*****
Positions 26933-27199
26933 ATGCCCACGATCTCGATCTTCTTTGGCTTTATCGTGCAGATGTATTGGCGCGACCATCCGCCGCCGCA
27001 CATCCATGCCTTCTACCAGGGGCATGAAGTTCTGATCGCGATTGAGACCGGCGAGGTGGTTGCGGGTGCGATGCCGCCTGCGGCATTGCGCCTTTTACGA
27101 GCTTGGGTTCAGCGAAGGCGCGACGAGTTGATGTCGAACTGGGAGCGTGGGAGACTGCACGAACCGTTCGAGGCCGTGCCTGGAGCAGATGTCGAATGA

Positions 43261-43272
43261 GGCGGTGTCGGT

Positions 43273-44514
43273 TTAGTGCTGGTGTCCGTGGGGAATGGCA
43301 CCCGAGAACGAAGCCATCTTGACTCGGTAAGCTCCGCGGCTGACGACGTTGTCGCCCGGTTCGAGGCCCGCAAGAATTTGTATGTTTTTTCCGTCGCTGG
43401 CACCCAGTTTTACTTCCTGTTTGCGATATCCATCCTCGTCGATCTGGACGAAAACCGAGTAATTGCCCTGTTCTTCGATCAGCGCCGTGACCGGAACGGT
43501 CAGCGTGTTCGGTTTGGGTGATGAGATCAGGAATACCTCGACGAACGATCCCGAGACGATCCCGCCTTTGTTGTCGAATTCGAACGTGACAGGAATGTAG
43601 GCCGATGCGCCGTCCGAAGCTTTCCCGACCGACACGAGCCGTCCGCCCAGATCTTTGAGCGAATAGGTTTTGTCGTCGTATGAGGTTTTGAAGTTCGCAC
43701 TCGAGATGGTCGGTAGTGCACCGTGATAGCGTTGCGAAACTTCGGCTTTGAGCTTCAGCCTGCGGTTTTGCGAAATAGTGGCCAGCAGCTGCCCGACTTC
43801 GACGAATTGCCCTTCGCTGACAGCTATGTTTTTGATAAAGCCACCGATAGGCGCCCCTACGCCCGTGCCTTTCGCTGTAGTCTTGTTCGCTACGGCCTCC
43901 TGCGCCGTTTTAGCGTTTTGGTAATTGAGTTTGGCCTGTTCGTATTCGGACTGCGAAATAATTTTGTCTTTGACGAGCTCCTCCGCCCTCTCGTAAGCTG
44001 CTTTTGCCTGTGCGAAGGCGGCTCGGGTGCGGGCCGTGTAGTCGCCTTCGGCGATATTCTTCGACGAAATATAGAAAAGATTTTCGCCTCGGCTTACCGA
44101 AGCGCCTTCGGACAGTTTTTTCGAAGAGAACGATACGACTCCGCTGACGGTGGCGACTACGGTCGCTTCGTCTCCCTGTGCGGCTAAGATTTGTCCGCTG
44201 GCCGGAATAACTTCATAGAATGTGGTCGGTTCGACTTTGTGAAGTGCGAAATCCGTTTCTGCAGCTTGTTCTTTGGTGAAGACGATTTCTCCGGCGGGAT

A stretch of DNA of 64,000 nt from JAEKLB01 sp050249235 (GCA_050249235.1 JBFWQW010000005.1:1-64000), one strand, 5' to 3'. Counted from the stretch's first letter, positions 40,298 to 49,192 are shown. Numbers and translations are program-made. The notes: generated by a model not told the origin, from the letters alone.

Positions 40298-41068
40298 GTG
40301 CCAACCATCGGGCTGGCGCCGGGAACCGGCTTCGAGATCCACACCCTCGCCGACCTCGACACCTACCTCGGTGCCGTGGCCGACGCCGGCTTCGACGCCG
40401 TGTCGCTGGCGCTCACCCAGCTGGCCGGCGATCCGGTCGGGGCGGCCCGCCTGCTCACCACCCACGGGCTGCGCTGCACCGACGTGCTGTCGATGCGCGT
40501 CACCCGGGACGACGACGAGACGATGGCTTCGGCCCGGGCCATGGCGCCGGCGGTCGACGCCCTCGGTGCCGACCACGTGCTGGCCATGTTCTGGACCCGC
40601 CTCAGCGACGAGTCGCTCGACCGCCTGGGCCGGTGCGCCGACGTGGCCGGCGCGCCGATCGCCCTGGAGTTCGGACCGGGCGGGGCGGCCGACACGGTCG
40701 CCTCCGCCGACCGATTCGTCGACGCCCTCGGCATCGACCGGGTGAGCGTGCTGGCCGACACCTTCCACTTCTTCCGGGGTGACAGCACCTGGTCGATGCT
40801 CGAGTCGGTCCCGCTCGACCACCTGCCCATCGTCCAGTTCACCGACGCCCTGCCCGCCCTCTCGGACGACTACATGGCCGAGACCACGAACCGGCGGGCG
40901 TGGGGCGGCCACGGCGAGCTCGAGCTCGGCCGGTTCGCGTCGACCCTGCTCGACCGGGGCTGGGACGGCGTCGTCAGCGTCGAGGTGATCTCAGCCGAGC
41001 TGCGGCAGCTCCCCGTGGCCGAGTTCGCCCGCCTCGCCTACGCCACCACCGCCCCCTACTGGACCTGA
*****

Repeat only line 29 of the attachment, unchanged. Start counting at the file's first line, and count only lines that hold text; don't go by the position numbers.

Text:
41001 TGCGGCAGCTCCCCGTGGCCGAGTTCGCCCGCCTCGCCTACGCCACCACCGCCCCCTACTGGACCTGA